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Kristin Murphy, Deseret News
Robert Redford, founder and president of Sundance Institute, and Keri Putnam, Sundance Institute executive director, talk to the media at the opening press conference of the 2014 Sundance Film Festival at the Egyptian Theatre in Park City on Thursday, Jan. 16, 2014.

PARK CITY — "Whiplash" and the documentary "Rich Hill" claimed the top prizes at the Sundance Film Festival Awards Ceremony Saturday night.

Buzz surrounding "Whiplash" permeated the 2014 festival, earning the film an audience award in addition to its Grand Jury prize. The film, directed by the 29-year-old Damien Chazelle, stars Miles Teller as an ambitious jazz drummer studying under a ruthless and demanding instructor, played by J.K. Simmons.

"It was just impossible to finance because no one wants to make a movie about a jazz drummer," Chazelle said. "This is an incredible honor and it's such a nice way to complete this journey."

In international cinema, "To Kill a Man" and "Return to Homs" claimed the World Cinema Grand Jury Prizes for a dramatic film and documentary film, respectively.

Husband-and-wife duo Nick Offerman, of NBC's "Parks and Recreation," and Megan Mullally, of "Will and Grace," hosted the event, which was held at the Basin Recreation Fieldhouse in Park City.

Commenting on the festival's 30th anniversary, Mullally said Sundance is "looking pretty foxy for its age," and honored festival founder Robert Redford for creating an event that "brings together some of the most talented and innovative artists in the world."

In addition to the grand jury awards, films were recognized for writing, directing, and cinematography. Awards were distributed on the penultimate day of this year's festival, which showcased 118 feature-length films from 37 countries during its 10-day run in Park City, Salt Lake City, Ogden and at the Sundance Resort.

"I want you to look at the people around you and be very proud of yourselves. You're here," Offerman told the festival filmmakers. "It’s an astonishing accomplishment. Keep up the good work, please and thank you."

Festival Director John Cooper similarly congratulated the filmmakers for their work. He said that success is not measured by awards won and lost or whether a film is purchased for distribution. Instead, Cooper said, success is measured by the response of an audience.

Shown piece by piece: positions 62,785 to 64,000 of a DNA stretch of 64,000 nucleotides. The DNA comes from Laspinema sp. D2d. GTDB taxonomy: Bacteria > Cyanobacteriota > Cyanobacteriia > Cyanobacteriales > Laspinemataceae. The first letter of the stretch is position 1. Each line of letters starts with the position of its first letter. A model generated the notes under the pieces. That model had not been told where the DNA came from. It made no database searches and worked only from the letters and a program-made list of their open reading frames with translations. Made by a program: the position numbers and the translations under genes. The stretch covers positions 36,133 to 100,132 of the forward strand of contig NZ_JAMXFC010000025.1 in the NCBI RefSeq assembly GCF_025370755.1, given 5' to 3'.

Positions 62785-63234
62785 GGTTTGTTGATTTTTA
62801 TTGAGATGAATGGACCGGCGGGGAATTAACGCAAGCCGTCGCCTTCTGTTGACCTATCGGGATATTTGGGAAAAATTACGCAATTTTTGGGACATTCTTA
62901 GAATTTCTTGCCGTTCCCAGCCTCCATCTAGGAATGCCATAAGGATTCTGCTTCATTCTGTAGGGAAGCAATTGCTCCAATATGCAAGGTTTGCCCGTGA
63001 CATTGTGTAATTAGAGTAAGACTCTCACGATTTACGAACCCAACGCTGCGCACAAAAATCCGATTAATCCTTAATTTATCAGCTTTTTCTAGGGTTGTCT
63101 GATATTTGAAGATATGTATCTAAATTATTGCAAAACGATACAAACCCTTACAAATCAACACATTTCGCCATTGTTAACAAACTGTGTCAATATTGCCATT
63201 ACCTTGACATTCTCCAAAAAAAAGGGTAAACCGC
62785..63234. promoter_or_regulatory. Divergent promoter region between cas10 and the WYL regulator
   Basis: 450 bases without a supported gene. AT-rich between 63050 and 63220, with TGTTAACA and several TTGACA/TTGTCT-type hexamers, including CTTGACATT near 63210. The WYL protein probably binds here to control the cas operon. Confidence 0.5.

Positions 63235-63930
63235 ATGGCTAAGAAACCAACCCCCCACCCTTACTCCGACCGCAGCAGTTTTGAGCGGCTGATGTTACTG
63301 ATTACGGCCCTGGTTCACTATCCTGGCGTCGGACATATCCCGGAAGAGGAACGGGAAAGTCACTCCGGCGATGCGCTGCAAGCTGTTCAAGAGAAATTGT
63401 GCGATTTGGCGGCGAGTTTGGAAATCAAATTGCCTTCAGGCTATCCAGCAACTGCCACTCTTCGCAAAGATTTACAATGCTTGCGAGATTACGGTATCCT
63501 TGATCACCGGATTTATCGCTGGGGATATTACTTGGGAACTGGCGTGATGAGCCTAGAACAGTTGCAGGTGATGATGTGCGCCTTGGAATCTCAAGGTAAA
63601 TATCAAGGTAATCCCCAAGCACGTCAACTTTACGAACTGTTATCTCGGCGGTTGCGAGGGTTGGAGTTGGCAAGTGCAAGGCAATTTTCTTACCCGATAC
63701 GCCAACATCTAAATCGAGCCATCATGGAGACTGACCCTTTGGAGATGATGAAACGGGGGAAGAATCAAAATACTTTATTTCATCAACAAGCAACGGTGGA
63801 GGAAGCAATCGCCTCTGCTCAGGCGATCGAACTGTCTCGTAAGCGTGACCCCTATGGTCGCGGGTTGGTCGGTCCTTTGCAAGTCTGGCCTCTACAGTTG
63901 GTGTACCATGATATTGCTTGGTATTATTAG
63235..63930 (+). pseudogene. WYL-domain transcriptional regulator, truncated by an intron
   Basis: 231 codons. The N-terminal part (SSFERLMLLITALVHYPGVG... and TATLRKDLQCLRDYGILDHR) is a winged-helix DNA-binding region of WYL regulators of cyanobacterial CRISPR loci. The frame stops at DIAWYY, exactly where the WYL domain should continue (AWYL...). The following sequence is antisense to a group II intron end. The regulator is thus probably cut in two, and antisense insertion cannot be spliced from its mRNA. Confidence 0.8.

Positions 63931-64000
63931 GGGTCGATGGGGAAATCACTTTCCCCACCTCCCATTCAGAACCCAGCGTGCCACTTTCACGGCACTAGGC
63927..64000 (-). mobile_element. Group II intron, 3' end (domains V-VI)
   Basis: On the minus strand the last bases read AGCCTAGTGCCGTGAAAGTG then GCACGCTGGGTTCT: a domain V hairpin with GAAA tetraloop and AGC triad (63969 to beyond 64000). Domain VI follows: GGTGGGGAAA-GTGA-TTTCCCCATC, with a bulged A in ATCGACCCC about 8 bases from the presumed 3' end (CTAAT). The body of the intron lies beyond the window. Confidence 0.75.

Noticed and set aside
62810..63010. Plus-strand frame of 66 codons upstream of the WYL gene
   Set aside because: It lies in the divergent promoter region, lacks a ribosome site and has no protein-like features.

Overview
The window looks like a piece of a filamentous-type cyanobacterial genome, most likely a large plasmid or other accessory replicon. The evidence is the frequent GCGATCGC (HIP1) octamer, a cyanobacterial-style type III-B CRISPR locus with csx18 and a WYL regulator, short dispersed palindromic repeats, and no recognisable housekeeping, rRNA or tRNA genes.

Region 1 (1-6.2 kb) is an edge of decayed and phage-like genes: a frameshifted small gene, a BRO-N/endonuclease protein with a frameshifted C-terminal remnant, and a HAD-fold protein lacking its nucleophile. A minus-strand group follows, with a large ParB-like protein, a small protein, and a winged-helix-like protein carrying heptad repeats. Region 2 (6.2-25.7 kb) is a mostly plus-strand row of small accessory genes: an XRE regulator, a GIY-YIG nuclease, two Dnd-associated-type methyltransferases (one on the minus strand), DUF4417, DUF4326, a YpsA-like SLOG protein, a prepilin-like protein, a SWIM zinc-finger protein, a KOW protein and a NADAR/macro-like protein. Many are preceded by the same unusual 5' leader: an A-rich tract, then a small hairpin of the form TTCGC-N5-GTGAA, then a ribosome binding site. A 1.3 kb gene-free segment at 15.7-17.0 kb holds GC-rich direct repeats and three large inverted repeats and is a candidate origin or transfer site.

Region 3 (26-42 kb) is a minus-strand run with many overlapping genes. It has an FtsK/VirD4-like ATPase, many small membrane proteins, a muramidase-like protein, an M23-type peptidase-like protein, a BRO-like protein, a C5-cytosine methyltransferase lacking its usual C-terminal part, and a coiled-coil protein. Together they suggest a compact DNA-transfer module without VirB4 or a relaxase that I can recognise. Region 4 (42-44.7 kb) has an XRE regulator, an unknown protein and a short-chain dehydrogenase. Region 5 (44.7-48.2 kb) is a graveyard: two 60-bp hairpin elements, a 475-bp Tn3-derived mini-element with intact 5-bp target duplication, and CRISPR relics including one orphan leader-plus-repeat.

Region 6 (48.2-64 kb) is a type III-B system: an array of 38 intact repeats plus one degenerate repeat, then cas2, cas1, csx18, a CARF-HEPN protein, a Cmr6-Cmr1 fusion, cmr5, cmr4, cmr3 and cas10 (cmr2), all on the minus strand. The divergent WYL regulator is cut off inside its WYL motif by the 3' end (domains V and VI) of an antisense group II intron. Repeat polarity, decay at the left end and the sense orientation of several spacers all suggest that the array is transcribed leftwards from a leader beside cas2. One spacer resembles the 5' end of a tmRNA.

"On that success front you killed it this year," Cooper said. "I am inspired by your courage and in awe of your passion."

Audience awards for international films were given to the documentary "The Green Prince" and the narrative feature "Difret." "Alive Inside: A Story of Music & Memory" received the audience awards for a U.S. documentary film.

This year's Waldo Salt Screenwriting Award went to "The Skeleton Twins," a comedy starring "Saturday Night Live" alums Kristen Wiig and Bill Hader.

A full list of this year's award winners can be found on the Sundance Film Festival website.

The 10-day festival drew thousands of visitors to the Beehive State and Park City. During the Salt Lake Gala screening of "Mitt" early in the festival, Gov. Gary Herbert said the Festival contributed $375 million in economic impact for the state over the past five years.

Barb Hyatt attended the festival for her seventh time this year and listed "Whiplash" and "Wish I Was Here" among the standouts from the week. The Baltimore, Maryland resident has a home in Park City that brings her to Utah for the winters, but she said it's her love of film that leads her back to Sundance.

"I love bringing my friends out here and entertaining them with the whole festival experience," Hyatt said.

Film fans who weren't able to make the trip to Park City for the 10-day festival will be able to see many Sundance films in theaters in the coming months. Actor-director Zach Braff's "Wish I Was Here" was purchased by Focus Features for a reported $2.7 million, crowd-pleaser "Whiplash" was picked up by Sony Pictures Classics for roughly $2.5 million and "The One I Love," starring Elisabeth Moss and Mark Duplass was acquired by RADiUS-TWC.

Other films that have secured distribution include Joe Swanberg's "Happy Christmas," starring Anna Kendrick and Lena Dunham, "Laggies" starring Keira Knightley and Sam Rockwell and "I Origins," starring Michael Pitt and Brit Marling.

The documentary "Mitt," directed by Greg Whiteley, was acquired by Netflix prior to the start of the festival and was made available for streaming online Friday. Many of the short films featured during the festival are also available on youtube.

The Sundance Film Festival officially ends on Sunday, but free screenings of the award winners will be held for local audiences on Monday, Jan. 27. Tickets are required for those screenings but a waitlist option is available.

Keri Putnam, executive director of the Sundance Institute, encouraged guests at Saturday's awards ceremony to continue discussing and sharing their reactions to the films they had seen after the festival ends.

"This has been an amazing 10 days," Putnam said, before congratulating the filmmakers in attendance. "This festival really is about you and celebrating your voices and your creativity."

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